Buoyed by its use in cocktails, rum is giving licensees plenty to ponder
IT could be argued that, given the impressive performance of rum in recent years, that for one reason or another, the category has not always received the attention it deserves.
Whether it’s served across a range of cocktails, such as a Mojito, Mai Tai or Zombie, or in a more straightforward manner, mixed with ginger ale or cola, rum has been an important performer for venues up and down the country.
Faith Holland, head of category and insights at Diageo, whose portfolio contains the Captain Morgan rum brand, said she felt the spirit had benefited from being accessible and versatile in an on-trade increasingly looking for products with such qualities.
She said: “Rum is Europe’s second fastest-growing spirits category. The fun and vibrancy of rum appeals to a wide range of consumers and rum-based cocktails are the most popular across Europe.”
And the sweet distillate has also been able to take advantage of the trend toward more premium spirits in the on-trade, according to Holland.
“Premiumisation has driven growth in the rum category and is a trend here to stay in the on-trade,” she said. “Consumers are spending more on premium spirits and this provides a great way for licensees to deliver incremental profits.”
Paul Stanley, director of Cloven Hoof Rum, a dark spiced rum, agreed with that sentiment, saying the spirit’s versatility has been crucial to its recent success.
Rum is the most versatile liquid for bartenders to go and create with and be as innovative as they want to.
He said: “Rum is the most versatile spirit out there, and I believe there is a style of rum for all drinkers, be that golden, white, dark or spiced. There is something for all palates.
“Rum is [also] the most versatile liquid for bartenders to go create with and be as innovative as they want to.”
As such an in-demand spirit, Stanley said bartenders should be educated on key brand facts about their bar’s range to enable them to engage customers confidently.
He said: “Educate bar staff on the different style of rums and stock a wider range of the spirit.
“Train staff on their knowledge of rum and encourage them to engage with customers more, rather than just reaching for the house rum and mixing it with cola.”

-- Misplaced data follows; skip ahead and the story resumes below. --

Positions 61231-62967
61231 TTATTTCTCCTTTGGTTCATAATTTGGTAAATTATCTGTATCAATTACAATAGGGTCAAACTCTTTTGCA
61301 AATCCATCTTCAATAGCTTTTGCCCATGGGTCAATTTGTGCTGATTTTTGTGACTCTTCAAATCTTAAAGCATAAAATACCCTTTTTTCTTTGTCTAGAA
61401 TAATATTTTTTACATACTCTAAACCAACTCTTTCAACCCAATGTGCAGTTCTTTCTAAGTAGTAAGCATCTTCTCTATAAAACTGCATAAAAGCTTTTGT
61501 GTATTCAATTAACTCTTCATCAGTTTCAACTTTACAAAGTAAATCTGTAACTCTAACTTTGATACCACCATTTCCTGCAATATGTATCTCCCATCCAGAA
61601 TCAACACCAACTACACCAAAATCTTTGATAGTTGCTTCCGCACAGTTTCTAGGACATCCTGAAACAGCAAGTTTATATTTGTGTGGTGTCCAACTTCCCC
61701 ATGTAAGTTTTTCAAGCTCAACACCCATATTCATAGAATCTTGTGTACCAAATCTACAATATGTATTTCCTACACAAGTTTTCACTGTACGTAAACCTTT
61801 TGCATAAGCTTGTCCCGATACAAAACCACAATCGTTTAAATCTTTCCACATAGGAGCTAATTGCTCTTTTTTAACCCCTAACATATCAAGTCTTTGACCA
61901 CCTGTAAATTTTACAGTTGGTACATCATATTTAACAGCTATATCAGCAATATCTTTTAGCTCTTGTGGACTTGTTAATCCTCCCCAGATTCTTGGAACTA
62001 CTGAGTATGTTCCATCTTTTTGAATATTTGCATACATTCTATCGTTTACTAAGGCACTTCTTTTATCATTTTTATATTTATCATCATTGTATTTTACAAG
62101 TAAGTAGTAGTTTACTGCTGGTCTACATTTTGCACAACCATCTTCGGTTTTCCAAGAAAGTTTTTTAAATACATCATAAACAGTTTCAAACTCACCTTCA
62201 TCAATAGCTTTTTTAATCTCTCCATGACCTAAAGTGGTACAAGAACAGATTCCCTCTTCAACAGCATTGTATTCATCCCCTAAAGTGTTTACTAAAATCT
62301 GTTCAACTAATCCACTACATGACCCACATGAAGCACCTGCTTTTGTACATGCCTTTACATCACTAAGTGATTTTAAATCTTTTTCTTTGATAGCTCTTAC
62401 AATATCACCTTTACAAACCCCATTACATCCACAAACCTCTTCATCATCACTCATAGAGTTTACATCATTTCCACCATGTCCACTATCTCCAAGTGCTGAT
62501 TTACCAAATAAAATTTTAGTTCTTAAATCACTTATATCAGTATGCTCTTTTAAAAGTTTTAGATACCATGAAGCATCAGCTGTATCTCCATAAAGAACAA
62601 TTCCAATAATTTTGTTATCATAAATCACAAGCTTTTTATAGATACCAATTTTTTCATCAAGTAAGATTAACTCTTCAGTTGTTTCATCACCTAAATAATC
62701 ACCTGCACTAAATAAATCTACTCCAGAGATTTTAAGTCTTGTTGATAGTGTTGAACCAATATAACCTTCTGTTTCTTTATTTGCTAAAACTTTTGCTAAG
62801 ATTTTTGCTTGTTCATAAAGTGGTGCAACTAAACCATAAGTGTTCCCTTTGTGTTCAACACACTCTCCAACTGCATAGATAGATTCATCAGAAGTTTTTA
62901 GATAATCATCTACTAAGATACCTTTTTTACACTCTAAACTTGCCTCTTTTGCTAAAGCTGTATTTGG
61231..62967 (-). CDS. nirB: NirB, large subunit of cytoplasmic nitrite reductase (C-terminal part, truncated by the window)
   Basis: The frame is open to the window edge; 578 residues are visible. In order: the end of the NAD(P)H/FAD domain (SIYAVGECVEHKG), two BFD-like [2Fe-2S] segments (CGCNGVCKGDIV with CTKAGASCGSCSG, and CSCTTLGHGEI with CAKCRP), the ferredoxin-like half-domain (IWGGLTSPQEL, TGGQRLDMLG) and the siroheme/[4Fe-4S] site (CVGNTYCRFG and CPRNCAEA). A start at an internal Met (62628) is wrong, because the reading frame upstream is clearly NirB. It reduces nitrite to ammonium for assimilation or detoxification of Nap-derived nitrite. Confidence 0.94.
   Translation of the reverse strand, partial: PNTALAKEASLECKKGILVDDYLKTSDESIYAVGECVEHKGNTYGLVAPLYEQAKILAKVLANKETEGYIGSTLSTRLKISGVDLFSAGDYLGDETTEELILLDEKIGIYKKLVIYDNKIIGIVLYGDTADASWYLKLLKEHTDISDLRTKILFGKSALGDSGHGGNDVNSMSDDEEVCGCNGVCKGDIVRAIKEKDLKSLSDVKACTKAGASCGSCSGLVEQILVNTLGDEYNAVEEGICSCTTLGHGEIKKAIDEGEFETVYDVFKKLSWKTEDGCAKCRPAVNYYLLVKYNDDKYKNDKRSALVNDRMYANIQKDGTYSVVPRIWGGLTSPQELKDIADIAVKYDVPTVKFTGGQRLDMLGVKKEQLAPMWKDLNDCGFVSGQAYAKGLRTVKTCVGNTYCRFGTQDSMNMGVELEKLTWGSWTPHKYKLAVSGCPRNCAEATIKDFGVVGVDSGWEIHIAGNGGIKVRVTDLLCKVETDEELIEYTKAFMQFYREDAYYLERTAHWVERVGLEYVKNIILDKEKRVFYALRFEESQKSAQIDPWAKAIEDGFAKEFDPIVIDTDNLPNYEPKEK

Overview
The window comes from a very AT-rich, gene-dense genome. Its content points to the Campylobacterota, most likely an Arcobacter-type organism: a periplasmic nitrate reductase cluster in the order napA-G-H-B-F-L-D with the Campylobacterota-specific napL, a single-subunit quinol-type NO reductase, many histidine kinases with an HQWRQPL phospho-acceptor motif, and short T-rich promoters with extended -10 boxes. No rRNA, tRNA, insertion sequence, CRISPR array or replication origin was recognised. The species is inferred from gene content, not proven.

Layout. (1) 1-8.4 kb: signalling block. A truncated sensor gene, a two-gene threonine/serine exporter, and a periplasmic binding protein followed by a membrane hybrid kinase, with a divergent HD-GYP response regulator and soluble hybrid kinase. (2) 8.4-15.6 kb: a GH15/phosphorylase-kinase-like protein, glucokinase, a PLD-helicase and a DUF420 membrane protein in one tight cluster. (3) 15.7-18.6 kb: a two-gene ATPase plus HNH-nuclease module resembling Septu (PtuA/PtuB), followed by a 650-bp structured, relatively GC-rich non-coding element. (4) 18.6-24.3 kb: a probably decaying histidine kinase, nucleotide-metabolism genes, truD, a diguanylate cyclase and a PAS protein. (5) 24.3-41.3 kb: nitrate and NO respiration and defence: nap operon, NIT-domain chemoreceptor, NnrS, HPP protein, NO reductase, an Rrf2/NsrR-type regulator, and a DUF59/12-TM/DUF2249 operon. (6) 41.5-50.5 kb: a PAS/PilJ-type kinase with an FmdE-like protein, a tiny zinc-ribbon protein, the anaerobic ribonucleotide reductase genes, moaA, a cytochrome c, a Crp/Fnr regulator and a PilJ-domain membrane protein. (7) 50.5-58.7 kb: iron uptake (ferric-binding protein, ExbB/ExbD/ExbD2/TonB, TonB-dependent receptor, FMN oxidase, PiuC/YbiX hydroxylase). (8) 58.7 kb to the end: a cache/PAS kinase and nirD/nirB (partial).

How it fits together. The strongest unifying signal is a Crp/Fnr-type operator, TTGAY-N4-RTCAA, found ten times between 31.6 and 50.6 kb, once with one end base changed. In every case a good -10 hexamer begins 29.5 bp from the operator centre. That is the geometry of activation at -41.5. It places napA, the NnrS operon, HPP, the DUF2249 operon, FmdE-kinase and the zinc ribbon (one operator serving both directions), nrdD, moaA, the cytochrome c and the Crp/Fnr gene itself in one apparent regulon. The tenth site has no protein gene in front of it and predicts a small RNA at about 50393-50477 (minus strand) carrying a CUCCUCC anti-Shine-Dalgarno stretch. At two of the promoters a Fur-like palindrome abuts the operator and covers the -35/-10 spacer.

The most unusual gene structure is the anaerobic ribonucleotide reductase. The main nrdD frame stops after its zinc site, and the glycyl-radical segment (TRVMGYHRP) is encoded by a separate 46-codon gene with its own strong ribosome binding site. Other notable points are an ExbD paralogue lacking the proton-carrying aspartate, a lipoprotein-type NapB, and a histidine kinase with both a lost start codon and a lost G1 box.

In order to fully exploit the revitalised market for rum, James Stocker, marketing director at Halewood Wines & Spirits, distributor of the Rum Sixty Six brand, reckons the appearance of the bar can be used to surreptitiously elicit more sales from the category.
He said: “Operators should get their visual merchandising right and ensure their offering is highlighted to customers through the right shelf presentation and lighting that is going to create intrigue immediately.”
When it comes to how to serve rum, Stocker believes that real variety is required to cater for the uber-modifiable spirit.
“Think about creating a new menu specifically for rums, from classic cocktails, to classic serves, and even ones perfect for sipping,” said Stocker.
“Ensure the menu sits prominently on the walls for quick engagement.”
In particular, Stocker was keen to point out he believes there is an increased opportunity to sell straight rum serves in the on-trade through hosting tasting events.
He said: “As the category is beginning to develop like other dark spirit categories, and sipping rums are actively being sought out and marketed, think about hosting a tasting night at your venue.
“Invite an expert in to be your ambassador and let them guide your customers through their journey of experimentation – it will be an experience that will remain with them and keep them coming back for more.”
Collin van Schayk, director of Orkney-based VS Distillers, producer of J. Gow Rum, echoed that view.
“I believe there certainly is a market for straight rum serves,” he said. “As consumers are more focused on quality and provenance, which go hand in hand with some of the premium and older aged rums.”